Review: "Evil Dead Rise" keeps the deadite hot streak going strong
This film messed me up and I love it
My fingers are still shaking a bit as I start typing this out – the lingering effects of the genuine fear and discomfort Evil Dead Rise generated in me, but also from how jazzed I am to have just watched a horror film this gnarly, passionate, and original.
Evil Dead Rise is a deeply surprising film in all sorts of ways. That is exists and is so good, first and foremost, and that it kind of came out of nowhere, having been in development as a straight-to-streaming release from a relatively unknown filmmaker (Lee Cronin) before it was suddenly a theatrical event, slipping in under the cover of the Super Mario Bros. Movie behemoth to get tons of positive word-of-mouth. It’s surprising in that it keeps the unbroken Evil Dead hotstreak going – this is the rare, and maybe only, horror franchise that’s still batting a thousand – and even more surprising that it does so while finding a pretty fundamentally new and different way into the series’ style and mythology. And it’s incredibly surprising in boundaries it crosses and how far it’s willing to go, even in the midst of an American horror renaissance that hasn’t been marked by squeamishness.
Other than Army of Darkness – which is very much its own weird and wonderful thing – every Evil Dead film up to now has played a variation on the same basic shape. Evil Dead 2 is either a remake of or a sequel to the first film, depending on who you ask (the best answer is it’s a little of both), taking the same story structure of “asshole demons torture Bruce Campbell in a creepy cabin” and inflecting it with an anarchical sense of Looney Tunes cartoon mayhem. The more straight-faced 2013 remake by Fede Álvarez is the same basic idea again, combining the most creepy and gruesome ideas from the first two films while dramatically upping the gore quotient.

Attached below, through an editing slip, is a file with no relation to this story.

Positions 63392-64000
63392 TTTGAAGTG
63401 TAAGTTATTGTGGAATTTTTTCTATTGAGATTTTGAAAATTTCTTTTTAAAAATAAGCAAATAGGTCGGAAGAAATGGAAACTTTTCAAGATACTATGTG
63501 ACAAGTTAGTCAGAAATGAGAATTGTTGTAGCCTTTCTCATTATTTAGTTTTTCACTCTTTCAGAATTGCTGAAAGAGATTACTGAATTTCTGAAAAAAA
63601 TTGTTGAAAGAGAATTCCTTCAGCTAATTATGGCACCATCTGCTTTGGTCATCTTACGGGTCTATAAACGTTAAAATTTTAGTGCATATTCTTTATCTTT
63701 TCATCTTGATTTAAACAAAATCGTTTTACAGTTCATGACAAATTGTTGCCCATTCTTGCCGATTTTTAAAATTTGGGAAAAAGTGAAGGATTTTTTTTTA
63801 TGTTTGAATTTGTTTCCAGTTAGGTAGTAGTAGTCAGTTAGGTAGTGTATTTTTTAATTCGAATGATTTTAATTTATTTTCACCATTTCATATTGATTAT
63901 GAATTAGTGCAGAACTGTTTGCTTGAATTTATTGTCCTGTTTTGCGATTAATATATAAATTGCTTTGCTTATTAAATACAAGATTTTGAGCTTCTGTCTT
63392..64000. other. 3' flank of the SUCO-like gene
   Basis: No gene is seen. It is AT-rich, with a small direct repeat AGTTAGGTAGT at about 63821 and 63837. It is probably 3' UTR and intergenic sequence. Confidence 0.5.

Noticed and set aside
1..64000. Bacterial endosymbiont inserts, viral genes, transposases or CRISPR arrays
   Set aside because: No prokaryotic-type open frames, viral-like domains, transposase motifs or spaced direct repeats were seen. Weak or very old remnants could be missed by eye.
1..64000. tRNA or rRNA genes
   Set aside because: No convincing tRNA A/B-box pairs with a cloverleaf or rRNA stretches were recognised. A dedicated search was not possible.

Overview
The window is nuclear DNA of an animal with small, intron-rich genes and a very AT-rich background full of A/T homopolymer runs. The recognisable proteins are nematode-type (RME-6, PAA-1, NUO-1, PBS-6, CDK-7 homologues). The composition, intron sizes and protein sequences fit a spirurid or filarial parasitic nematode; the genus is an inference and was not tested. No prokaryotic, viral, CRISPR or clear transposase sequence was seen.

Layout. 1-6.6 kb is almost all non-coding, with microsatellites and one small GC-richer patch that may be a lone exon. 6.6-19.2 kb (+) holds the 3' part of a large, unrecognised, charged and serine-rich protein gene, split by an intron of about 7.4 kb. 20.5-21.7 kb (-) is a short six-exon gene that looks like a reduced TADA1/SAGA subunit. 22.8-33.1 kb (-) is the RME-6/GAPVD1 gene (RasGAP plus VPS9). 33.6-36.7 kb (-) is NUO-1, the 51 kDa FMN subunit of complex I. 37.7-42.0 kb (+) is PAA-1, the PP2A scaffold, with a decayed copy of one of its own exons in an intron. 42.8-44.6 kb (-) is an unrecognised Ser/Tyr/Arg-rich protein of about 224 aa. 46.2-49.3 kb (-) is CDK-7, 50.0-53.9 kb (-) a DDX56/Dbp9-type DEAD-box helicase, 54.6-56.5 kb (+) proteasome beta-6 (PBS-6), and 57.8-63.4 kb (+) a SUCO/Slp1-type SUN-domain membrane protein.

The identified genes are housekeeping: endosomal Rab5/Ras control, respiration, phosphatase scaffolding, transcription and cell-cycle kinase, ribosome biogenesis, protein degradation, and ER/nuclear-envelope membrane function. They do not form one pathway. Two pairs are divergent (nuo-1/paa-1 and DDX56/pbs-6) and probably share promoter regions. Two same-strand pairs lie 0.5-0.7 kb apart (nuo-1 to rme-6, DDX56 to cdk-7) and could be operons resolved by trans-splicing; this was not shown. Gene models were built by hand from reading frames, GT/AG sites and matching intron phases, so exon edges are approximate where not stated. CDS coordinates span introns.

Evil Dead Rise bucks the trend. Apart from a fun cold open, it isn’t set in a cabin in the woods, but on the 14thfloor of a half-condemned apartment building; and its characters aren’t teenagers or Bruce Campbell-style knuckleheads, but a single mother, her three kids (two teens and a child), and her
groupie guitar technician sister. It asks us to invest in and like these characters on a much more grounded, down-to-earth level than past Evil Dead films (Ash is likeable because Bruce Campbell is charismatic, but you also don’t mind seeing him lose an arm or undergo crazy amounts of psychological torment – he’s a down-on-his-luck Bugs Bunny more than he is an actual flesh-and-blood person). And like a lot of the best horror films, it starts from a place of very basic human anxiety – Beth, the sister, is unexpectedly pregnant, we learn in our very first scene with her, and she’s scared to hell about it – before building its nightmare scenario out of a terrifying Nth-degree vision of that fear, where the protagonist is chucked into the deep end of what motherhood might mean or represent. The film is still recognizably Evil Dead – the Book of the Dead is here, the Deadites are still monstrous assholes, and the rules for dealing with them are basically the same as they’ve always been – but it’s Evil Dead put towards a notably different setting and cast of characters than we’ve seen before. The resulting film feels remarkably fresh, familiar in some ways but new in so many others, an Evil Dead film that can play on more primal childhood fears and adult anxieties over child rearing as fluently as it can feature contorted zombies vomiting filth – both literal bile and vile verbal assaults – from their mouths.
What shocks me most about the film is not only how truly scary it is, but that it honestly feels pretty transgressive, much like the original Evil Dead film did (and, frankly, still does). Evil Dead 2 is the entry that has been most influential and imitated over the last 40 years thanks to its pitch-perfect blend of horror and cartoon comedy, which I think has led many people – myself included – to be pretty surprised when they revisit the original film or see it for the first time. The Evil Dead, with the definite article, isn’t much interested in comedy at all, and remains for my money one of the most brutally effective horror movies ever made. Like the original Texas Chainsaw Massacre, something about it just feels wrong, like these images shouldn’t be allowed to have been captured or exhibited, like the filmmakers were getting away with something in making it, and the viewer is too by watching. I’m not a horror aficionado, and I don’t generally feel ‘scared’ by movies, but The Evil Dead is one that truly unsettles me, one that feels like a bit of a gauntlet to get through.